The Value of Community Health Centers

Wednesday, January 22, 2014
Dr. Constance Tucker, Chief Medical Officer, Gardner Health Services
ConnieTuckerSmallFor more than 40 years, Gardner has provided health care and behavioral health services for low- and moderate-income families and individuals in Santa Clara County. We are well known as a source of high-quality care and a trusted partner to local government, community leaders, and other providers who are concerned about improving the health of our residents.
What’s less well known is that Gardner is part of a growing nationwide network of community health centers. At more than 9,000 sites, they serve 22 million annually and provide one-quarter of all primary care visits for low-income people in the U.S. These centers fill critical needs that would otherwise be unmet in our healthcare system. According to the National Association of Community Health Centers: Community health centers are often located in areas with high poverty. These areas usually have few physician practices, which severely limits patients’ options for care.

  • They provide care regardless of insurance status, and are more likely than other primary care providers to serve the uninsured and publicly insured.
  • They are more likely to accept new patients and to offer evening and weekend hours.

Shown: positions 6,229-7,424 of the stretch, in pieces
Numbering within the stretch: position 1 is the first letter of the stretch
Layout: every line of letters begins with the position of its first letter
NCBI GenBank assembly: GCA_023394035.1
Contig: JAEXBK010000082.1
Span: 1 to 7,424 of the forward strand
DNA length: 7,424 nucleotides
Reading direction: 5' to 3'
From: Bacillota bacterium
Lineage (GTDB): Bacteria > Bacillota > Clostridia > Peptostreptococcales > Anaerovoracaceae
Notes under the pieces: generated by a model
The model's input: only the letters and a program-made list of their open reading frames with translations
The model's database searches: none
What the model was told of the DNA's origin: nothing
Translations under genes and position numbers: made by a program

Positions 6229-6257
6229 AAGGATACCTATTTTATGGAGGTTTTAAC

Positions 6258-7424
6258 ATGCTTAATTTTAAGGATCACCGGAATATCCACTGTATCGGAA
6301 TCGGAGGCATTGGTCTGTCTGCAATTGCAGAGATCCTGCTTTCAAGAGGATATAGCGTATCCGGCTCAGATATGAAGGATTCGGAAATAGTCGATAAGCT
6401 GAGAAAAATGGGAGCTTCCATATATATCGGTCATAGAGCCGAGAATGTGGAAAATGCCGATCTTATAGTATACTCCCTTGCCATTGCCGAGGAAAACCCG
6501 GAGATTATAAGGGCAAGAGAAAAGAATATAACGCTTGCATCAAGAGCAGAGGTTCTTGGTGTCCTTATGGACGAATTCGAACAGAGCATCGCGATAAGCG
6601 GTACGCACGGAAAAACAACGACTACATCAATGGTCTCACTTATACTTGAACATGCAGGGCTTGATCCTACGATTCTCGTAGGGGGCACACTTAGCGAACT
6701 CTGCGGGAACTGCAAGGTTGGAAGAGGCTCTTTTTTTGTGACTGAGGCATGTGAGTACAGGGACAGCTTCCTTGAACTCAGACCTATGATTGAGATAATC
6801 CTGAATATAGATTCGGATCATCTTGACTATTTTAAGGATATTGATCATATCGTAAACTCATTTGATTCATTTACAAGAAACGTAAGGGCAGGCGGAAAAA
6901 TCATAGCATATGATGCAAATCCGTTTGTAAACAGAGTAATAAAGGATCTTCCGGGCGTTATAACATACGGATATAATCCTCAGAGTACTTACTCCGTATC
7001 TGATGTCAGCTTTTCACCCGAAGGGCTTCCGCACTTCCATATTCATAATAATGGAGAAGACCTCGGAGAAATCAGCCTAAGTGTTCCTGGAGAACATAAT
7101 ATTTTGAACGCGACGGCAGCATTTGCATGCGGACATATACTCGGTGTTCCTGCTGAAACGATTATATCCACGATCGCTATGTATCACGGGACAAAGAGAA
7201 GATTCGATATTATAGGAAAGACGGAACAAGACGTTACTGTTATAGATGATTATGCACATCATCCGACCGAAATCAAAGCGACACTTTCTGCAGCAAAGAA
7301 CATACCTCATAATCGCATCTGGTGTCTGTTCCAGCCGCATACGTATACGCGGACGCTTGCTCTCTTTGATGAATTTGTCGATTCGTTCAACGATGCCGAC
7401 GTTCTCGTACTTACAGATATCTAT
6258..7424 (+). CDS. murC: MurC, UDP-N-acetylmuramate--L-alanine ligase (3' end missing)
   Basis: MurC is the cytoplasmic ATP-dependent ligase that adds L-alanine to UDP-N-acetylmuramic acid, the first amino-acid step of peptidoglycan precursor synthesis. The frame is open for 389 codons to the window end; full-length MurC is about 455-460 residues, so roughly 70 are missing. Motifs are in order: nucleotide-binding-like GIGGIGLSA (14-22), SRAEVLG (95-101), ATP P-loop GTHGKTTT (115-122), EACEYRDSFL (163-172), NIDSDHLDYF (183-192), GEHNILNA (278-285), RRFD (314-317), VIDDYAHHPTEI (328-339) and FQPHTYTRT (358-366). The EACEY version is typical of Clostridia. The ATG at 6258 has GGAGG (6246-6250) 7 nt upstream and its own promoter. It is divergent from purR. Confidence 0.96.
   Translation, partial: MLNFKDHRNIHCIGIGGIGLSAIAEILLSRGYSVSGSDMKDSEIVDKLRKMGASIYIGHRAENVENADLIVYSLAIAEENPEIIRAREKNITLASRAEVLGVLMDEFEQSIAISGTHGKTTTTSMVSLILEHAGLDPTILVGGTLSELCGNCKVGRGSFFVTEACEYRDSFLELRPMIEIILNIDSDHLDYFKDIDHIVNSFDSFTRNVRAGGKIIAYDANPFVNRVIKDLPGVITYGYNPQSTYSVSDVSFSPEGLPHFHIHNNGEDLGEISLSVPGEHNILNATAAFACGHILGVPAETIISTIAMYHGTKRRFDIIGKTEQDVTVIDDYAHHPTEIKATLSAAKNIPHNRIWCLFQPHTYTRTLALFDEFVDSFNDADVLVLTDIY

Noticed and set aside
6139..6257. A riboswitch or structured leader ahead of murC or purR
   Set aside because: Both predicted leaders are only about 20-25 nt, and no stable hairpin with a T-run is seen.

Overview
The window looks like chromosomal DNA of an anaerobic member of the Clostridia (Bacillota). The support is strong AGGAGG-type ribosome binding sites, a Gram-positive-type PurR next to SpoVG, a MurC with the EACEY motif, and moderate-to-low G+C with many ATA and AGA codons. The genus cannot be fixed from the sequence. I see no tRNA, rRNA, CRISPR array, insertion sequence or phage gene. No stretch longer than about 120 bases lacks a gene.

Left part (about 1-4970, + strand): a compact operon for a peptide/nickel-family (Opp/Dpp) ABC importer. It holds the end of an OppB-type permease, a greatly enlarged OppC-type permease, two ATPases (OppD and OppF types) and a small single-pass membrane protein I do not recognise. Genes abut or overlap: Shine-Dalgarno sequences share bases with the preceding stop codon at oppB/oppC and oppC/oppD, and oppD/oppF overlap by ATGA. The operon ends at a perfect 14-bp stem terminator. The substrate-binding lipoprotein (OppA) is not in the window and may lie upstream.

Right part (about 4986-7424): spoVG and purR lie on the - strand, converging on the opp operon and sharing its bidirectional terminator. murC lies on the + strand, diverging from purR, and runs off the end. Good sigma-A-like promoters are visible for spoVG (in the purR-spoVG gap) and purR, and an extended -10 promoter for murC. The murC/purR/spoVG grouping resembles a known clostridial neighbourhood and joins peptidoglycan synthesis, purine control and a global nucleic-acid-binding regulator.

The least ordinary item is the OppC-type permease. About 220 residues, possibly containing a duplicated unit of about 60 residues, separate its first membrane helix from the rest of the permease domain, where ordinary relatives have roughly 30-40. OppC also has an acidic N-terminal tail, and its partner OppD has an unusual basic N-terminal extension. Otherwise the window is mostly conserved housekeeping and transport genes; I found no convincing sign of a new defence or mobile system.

• Their services are often free or priced according to the patient’s ability to pay.
  • They are more likely to serve the chronically ill and others with complex health problems.
  • They tend to offer additional services that aren’t found together in other primary care settings, such as dental, behavioral health, and pharmacy services.
  • They also often provide transportation, translation, case management, and health education. Education is especially important in helping patients change behaviors that affect their health and encouraging them to seek preventative care.
  • Like Gardner, many of these centers also operate mobile units that bring medical care to where people live, work, and gather together.
  • Another special characteristic of community health centers is that we strive to provide care that meets our patients’ distinct cultural and health needs. At Gardner, we are also concerned with social and environmental conditions in our community that limit access medical care and make it more challenging for our patient’s to maintain good health. We will discuss some of these financial, geographic, linguistic, cultural, and environmental barriers in a future blog.
    Earlier this year, Gardner joined CaliforniaHealth+, a network of community health centers with a mission to serve everyone who walks through our doors. Through this network, we hope to help educate the public and our leaders and policy makers about the vital role we play in delivering health care services to the uninsured and underinsured in our communities.
    In my next blog, I’ll discuss how community health centers are actually helping to make our nation’s health care delivery system better by offering more affordable medicine, more cost-effectively.
    Data source: National Association of Community Health Centers, Inc.